Even the compact motorhome is not new to the European market. Already in the 1990s some manufacturers offered models produced in small series: we remember the Mirage City, 480 cm long, based on Mercedes with an advanced cabin. In the 1980s, Arca took the concept of a mini-motorhome to extremes with the Mascotte model (only a few of them were built), which was less than 4 meters long. Hymer launched the first Exsis in 2003: it did not have the fully integrated cabin, but it served as a study for the next series, the 2006 Exsis, which showed a configuration similar to the one we know today and which started the series production of the compact motorhomes. Within a short time, Dethleffs began the production of its Globebus and the French group, Pilote, created the City Van brand, with a range of small motorhomes starting from 568 cm in length and 205 cm in width (the same width as the Fiat Ducato in the version van). Knaus also made its proposal, with the C-Liner of 2005. Finally, in 2012, Dethleffs presented the Evan (produced in a limited series, also in a 520 cm version): 215 cm wide, it had two access doors, one on the side and one at the rear, and it was available with a pop-up roof.

Extension of the space
All the companies producing campervans today offer models with pop-up roofs, but this solution is still to be applied to compact semi-integrated vehicles; however, this is not an unprecedented solution as models of this type already existed in 2009: the Hymer Van 512. The concept was also taken up by Trigano SpA, which in 2015 presented the Triaca concept with the Roller Team logo. More recently, the extendable wall solution was also tested: in 2015 Adria presented the Compact SLS (599 cm long) with a rear slide-out.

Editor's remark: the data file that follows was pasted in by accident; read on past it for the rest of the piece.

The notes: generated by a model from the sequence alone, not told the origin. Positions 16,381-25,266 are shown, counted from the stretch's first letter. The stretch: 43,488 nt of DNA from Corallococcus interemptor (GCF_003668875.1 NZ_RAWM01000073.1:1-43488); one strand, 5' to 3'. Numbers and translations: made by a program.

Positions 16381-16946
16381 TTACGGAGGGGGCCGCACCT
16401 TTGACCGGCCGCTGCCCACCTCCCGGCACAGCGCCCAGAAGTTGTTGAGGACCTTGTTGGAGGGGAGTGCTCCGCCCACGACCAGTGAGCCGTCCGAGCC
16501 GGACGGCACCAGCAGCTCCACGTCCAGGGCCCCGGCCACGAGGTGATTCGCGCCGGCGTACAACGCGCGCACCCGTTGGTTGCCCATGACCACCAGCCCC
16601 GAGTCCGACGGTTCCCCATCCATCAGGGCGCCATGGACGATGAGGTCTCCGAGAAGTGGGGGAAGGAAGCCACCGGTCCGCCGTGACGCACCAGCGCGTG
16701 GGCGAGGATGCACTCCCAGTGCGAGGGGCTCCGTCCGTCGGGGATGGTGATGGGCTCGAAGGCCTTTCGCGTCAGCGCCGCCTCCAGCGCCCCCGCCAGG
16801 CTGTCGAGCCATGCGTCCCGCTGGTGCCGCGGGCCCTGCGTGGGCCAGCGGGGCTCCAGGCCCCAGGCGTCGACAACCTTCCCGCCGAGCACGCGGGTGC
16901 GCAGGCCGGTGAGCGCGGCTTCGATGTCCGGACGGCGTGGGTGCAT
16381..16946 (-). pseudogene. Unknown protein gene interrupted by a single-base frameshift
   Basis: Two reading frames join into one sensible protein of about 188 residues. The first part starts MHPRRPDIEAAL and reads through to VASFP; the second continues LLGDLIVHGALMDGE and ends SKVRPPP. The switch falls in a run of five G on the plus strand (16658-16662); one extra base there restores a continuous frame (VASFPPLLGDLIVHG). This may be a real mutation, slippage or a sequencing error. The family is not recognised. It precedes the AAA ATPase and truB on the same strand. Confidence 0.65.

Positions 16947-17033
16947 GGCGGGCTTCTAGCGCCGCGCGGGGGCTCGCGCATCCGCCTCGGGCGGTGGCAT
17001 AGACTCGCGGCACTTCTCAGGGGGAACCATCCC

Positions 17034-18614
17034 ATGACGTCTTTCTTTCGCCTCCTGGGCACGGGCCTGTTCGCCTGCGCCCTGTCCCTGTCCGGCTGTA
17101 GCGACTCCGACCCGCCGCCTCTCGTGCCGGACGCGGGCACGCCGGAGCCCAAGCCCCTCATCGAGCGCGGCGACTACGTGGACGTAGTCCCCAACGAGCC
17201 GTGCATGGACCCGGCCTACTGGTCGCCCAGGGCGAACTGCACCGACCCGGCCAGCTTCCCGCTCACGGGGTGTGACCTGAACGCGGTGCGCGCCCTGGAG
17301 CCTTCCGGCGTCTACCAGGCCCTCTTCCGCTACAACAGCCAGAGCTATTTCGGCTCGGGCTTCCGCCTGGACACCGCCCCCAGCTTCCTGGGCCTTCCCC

Romain Girard – Product Manager of Trigano VDL

“Customers are getting used to smaller and more flexible vehicles,” says Romain Girard. “They are still looking for more space and storage in a low profile than there is in a campervan. The market is following this trend and we push for it with our range. Our X model and our S range are the perfect alternative to campervans because, with the same dimensions, you have exclusive layouts/storage and motorhome levels of insulation. Our approach is different than in past years because we follow campervan trends by offering low profiles in the same layout and dimensions but also creating a ‘never seen before’ product with the X which has a motorhome layout with an automotive design. Different types of customers are choosing compact vehicles. Newcomers are looking for flexibility, design and easy driving. Couples used to motorhomes are looking for more discrete and smaller vehicles. With Chausson and Challenger, we cover this market through two approaches, our S range which is very price aggressive and with proven layouts, and the X segment with innovation, design and exclusive layouts,” he continued.

Do compact semi-integrated (and partly integrated) motorhomes take away market share from camper vans and classic semi-integrated models, or do they create a market expansion? “In our experience, we clearly see newcomers who haven’t had any leisure vehicle before. As the market is growing, there may be a small cannibalization but there is an important conquest of new customers,” Romain Girard concluded.

Stephan Diehl – Head of Communications / PR of Knaus Tabbert

“We are currently experiencing a stronger trend for compact CUVs (540 or 600), as we call the extended panel vans, and for well-equipped semi-integrated motorhomes in demand,” said Stephan Diehl. “The market and the wishes of customers are as diverse as caravanning as a form of vacation is. We closely observe how the market develops and set trends such as our fully equipped special models like the Weinsberg CaraCompact Pepper or Knaus Van Ti Vansation,” he continued. 

Do compact semi-integrated (and partly integrated) motorhomes take away market share from camper vans and classic semi-integrated models, or do they create a market expansion?